Enter, Night

Front Cover
Harper Collins, Apr 17, 2012 - Fiction - 420 pages
33 Reviews

Welcome to Parr's Landing, Population 1,528 . . . and shrinking.

The year is 1972. Widowed Christina Parr, her daughter Morgan, and her brother-in-law Jeremy have returned to the remote northern Ontario mining town of Parr’s Landing, the place from which Christina fled before Morgan was born, seeking refuge. Dr. Billy Lightning has also returned in search of answers to the mystery of his father’s brutal murder. All will find some part of what they seek—and more.

Built on the site of a decimated 17th-century Jesuit mission to the Ojibwa, Parr’s Landing is a town with secrets of its own buried in the caves around Bradley Lake. A three-hundred-year-old horror slumbers there, calling out to the insane and the murderous for centuries, begging for release—an invitation that has finally been answered.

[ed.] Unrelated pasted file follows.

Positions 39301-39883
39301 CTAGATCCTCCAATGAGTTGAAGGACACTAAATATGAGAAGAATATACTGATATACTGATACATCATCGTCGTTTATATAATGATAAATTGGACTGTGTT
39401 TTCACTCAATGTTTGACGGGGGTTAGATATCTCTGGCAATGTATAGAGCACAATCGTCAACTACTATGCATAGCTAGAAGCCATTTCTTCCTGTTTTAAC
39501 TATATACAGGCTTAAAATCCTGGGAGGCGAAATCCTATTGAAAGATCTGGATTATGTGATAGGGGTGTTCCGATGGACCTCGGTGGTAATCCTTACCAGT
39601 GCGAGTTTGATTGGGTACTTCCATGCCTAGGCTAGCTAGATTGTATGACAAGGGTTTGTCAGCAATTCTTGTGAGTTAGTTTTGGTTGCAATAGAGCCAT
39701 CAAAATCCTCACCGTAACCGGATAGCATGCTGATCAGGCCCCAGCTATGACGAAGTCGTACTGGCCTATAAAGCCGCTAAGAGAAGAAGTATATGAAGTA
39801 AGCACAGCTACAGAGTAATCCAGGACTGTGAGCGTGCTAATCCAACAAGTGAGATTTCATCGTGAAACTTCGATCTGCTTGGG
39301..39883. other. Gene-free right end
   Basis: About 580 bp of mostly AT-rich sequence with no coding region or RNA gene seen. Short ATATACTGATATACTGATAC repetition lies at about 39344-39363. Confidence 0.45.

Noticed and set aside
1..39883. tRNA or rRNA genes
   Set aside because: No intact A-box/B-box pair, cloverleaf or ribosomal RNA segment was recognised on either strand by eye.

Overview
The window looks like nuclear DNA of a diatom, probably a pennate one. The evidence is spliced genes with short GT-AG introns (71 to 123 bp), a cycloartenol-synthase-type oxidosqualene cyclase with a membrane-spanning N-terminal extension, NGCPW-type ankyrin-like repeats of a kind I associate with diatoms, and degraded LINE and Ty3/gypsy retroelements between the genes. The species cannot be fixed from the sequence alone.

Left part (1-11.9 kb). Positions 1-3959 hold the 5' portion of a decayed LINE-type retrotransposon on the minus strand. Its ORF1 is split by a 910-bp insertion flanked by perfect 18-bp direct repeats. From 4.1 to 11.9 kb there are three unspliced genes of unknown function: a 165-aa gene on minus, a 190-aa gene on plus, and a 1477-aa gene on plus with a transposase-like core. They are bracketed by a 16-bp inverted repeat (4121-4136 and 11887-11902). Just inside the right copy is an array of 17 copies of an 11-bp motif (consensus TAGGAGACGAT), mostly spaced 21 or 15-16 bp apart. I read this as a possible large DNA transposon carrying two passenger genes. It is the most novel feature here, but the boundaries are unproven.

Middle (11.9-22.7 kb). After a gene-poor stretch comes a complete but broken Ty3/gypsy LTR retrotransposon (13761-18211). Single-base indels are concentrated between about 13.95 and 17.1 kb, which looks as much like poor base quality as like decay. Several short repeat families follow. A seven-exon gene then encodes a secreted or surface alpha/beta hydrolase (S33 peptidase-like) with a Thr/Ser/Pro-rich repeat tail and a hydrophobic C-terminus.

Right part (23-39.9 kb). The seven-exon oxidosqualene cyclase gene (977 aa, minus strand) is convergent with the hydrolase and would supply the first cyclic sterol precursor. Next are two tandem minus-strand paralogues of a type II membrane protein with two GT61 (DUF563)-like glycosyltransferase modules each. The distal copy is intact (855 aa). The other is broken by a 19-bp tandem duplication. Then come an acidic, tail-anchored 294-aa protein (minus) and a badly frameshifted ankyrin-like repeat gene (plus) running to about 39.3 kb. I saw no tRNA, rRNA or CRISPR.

One man is following that voice, cutting a swath of violence across the country, bent on a terrible resurrection of the ancient evil, plunging the town and all its people into an endless night.


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Michael Rowe is emphatically not a "safe" writer. - Goodreads
The prose is outstanding. - Goodreads
Then there's the prose. - LibraryThing

Review: Enter, Night

User Review  - John Foster - Goodreads

Like many great writers, Michael Rowe dishes out love and cruelty in equal measure in his debut novel, ENTER, NIGHT (ChiZine Publications), a gripping story with well drawn characters that brings new ... Read full review

Review: Enter, Night

User Review  - Aaliya Alibhai - Goodreads

I have a love-hate relationship with this book. On the one hand, it's a fun ride, the characters and story are engaging, and the action is more than satisfying. On the other hand, Rowe's prose isn't ... Read full review



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About the author (2012)

Michael Rowe is the author of Enter, Night (CZP) and has received the Lambda Literary Award and the Spectrum Award. He was a finalist for the International Horror Guild, Sunburst, Aurora and National Magazine Awards. Clive Barker has lauded Rowe for “changing the face of horror” with his Queer Fear anthologies.

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